Ford Explorer Vs. GMC AcadiaEnlarge Photo
Both the Acadia and Explorer have safety scores and technology well in hand. The Acadia gets the top scores from both the NHTSA and the IIHS; the Explorer matches it with a Top Safety Pick, though it earns one star fewer than the GMC from the NHTSA. The Explorer has more high-tech safety options including rear-seat inflatable seat belts; the Acadia adds a front-center airbag for the 2013 model year.
For comfort and utility, it's a job well done by both. The Ford's front seats are shaped very well, with more bolstering than the base Acadia seats; both can be optioned up with leather, heating and ventilation. The Explorer's a bit shorter and taller than the Acadia, which gives it a little less leg room in its third-row seat. Neither makes it easy for adults to reach the third row. The Acadia also has about 30 more cubic feet of cargo space than the Explorer--the Ford Flex is a more direct competitor, really--but both offer fold-away third-row seats and second-row seats that move forward to make the interiors more flexible.
The Acadia's certainly a bigger, more useful ute for those who need space for lots of people and cargo. The Explorer asserts itself for those who want lots of choice in drivetrains, or want to reach for better fuel economy and more carlike handling. The Acadia comes in a sole drivetrain configuration with 288 horsepower and a six-speed automatic, with front- or all-wheel drive, topping out at about 24 mpg highway. The Explorer lineup starts with a 28-mpg-plus turbocharged four with a paddle-shifted automatic and front-wheel drive, and is topped off with a twin-turbo V-6 with 350 horsepower and all-wheel drive, teamed with a paddle-shifted six-speed automatic, basically an Explorer SHO in all but name. The Explorer's electric power steering is quick and zesty, while the Acadia's is slower and less responsive. And while the Acadia rides more smoothly on its long wheelbase, the Explorer's still pretty adept at damping its own body motions, while it still offers SUV-like traits, like adjustable traction modes for mild off-roading, wintry weather, sand, and mud. It's no Grand Cherokee, but it's no minivan.
In the past, the Acadia has focused more on tradition while Ford reached for future tech. That's changing, now that GMC's updating the Acadia for 2013 with more connectivity features, along with some mild styling changes. Come the new model year, you'll be able to plug in a mobile phone into the GMC and control it through a new iPad-like screen. On most versions of today's Explorer, virtually everything can be controlled by voice or steering-wheel buttons--including mobile streaming audio, voice-to-text capability, even in-car Twitter, all through an updated, clarified version of MyFord Touch.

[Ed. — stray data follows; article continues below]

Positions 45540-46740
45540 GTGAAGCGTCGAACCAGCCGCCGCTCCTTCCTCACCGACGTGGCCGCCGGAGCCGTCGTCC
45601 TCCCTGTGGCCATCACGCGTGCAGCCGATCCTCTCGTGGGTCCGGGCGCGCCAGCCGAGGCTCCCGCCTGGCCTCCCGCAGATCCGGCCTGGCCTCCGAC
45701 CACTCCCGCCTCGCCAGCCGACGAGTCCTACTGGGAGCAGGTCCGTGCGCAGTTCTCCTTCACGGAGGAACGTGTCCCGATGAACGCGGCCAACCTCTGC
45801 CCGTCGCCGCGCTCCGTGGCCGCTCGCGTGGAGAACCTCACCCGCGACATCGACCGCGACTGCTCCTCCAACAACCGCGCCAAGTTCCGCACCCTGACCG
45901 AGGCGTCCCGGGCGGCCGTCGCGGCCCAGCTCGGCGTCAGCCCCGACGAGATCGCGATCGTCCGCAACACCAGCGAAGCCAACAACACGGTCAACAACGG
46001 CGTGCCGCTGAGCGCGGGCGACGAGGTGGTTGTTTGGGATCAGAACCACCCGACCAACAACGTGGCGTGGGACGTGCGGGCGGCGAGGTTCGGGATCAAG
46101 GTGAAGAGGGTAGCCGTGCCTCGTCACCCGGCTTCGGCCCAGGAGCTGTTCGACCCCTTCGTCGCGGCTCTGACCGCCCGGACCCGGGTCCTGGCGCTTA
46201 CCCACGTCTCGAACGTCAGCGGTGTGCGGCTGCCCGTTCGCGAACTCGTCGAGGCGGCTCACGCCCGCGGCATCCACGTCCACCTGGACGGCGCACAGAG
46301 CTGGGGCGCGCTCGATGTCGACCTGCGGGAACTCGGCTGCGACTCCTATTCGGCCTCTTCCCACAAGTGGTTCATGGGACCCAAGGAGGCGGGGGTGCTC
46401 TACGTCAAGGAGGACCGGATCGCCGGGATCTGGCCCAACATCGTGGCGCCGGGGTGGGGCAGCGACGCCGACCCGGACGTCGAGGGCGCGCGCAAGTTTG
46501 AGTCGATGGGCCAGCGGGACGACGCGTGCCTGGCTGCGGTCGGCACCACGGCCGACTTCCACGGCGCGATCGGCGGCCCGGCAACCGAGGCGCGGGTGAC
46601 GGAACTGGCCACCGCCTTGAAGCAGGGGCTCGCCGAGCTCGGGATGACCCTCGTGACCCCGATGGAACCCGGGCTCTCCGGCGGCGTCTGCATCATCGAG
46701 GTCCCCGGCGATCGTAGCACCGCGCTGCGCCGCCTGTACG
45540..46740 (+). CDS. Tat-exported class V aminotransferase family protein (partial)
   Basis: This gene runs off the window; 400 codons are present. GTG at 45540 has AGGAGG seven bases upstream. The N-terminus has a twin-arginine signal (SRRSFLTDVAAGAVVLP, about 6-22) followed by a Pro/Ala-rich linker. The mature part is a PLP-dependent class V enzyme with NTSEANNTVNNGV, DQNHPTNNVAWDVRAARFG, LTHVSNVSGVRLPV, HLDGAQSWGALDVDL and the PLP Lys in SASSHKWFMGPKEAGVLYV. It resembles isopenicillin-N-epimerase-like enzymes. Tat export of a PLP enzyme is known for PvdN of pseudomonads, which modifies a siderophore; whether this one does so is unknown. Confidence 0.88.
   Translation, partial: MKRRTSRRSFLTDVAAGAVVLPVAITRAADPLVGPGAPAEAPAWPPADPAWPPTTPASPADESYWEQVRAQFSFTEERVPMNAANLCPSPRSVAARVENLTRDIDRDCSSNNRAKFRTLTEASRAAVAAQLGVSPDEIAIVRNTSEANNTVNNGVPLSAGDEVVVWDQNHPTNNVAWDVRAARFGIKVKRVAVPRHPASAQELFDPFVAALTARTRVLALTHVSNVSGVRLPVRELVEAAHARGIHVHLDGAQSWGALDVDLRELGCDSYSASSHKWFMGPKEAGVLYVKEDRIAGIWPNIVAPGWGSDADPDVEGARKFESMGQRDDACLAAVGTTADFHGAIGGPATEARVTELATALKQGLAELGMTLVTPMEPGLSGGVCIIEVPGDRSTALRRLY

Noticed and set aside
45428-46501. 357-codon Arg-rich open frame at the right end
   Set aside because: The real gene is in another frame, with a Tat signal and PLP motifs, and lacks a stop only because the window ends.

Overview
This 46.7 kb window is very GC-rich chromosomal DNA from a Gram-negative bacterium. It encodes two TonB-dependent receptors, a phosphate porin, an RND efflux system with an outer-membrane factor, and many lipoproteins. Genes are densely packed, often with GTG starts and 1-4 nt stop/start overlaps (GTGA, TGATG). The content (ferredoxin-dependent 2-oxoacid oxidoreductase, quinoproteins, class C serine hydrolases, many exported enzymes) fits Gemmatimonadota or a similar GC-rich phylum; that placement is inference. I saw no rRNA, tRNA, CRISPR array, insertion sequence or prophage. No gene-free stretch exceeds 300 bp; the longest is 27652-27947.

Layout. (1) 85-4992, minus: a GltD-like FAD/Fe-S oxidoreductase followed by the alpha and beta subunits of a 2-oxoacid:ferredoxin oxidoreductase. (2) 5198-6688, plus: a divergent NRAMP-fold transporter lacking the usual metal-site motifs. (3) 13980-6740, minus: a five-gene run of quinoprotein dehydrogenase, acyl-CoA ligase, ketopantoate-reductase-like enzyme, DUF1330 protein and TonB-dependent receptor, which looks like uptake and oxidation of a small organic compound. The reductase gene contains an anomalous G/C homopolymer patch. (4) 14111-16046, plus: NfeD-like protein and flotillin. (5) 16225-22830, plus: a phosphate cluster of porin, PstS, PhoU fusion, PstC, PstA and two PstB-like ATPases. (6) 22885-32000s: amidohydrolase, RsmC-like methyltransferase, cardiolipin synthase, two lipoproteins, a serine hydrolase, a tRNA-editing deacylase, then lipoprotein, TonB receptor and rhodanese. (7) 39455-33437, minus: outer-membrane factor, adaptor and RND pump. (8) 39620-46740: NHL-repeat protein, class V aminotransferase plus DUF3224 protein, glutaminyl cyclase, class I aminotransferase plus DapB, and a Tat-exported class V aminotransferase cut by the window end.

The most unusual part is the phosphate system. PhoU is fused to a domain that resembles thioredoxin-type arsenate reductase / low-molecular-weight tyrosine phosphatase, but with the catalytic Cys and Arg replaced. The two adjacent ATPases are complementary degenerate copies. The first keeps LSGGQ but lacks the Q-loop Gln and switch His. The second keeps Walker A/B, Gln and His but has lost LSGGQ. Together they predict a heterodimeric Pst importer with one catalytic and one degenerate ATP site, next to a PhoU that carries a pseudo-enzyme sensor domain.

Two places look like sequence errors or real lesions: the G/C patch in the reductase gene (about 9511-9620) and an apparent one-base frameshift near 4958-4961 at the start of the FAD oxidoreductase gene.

Neither the Explorer nor the Acadia can rightly be called an SUV. That's a species destined for a Darwinian end in the very near future. One does a better job carrying people; the other carries them a little further into the future. And together, these are among the closest things we have to minivans without sliding side doors.
|2013 Ford Explorer||2013 GMC Acadia|
|The Ford Explorer trades some trail-riding and towing for on-road driving lessons, and comes out fluent.||The 2013 GMC Acadia's chiseled, rugged look masks a family-friendly cabin and smooth street performance.|
|Read moreThe latest Explorer neatly reimagines its heritage in modern lines and shapes; the interior's one of Ford's best yet.||Read moreThe 2013 GMC Acadia is the equivalent of a casual blazer: It's dressy, but it's also ready to get things done.|
|Read moreTurbo engines bracket the base V-6's straight-line acceleration; steering is very quick and carlike, and ride quality is good.||Read moreThe Acadia accelerates quickly enough, and it handles better than GMC's larger trucks, but it feels (and is) very heavy.|
|Read moreThird-row passengers will be least happy, but adults will find the Explorer's front seats very supportive.||Read moreRide quality and cabin materials have been improved for 2013, and the Acadia has three rows of useful seating.|
|Read moreThe Explorer earns top scores from the NHTSA and IIHS, and has a huge range of safety options and technology.||Read moreThe GMC Acadia is one of the safest picks in its class, and a new front center airbag and active-safety features step up its protection for 2013.|
|Read moreThe latest Explorer has some of the most sophisticated, and sometimes maddening, infotainment features of any vehicle on the road.||Read moreUpdated infotainment features are offered throughout the lineup, and GMC Acadia Denali models feel like they could have a luxury badge.|
|Read moreThe Explorer's turbo engines offset each other; the stock V-6 has gas mileage on par for the class.||Read moreEven considering its three-row seating capacity, the 2013 Acadia isn't particularly fuel-efficient.|
|from $29,100||from $34,050|
|from $27,427||from $32,347|
|Fuel Economy - Combined City and Highway|
|Front Leg Room (in)|
|Second Leg Room (in)|
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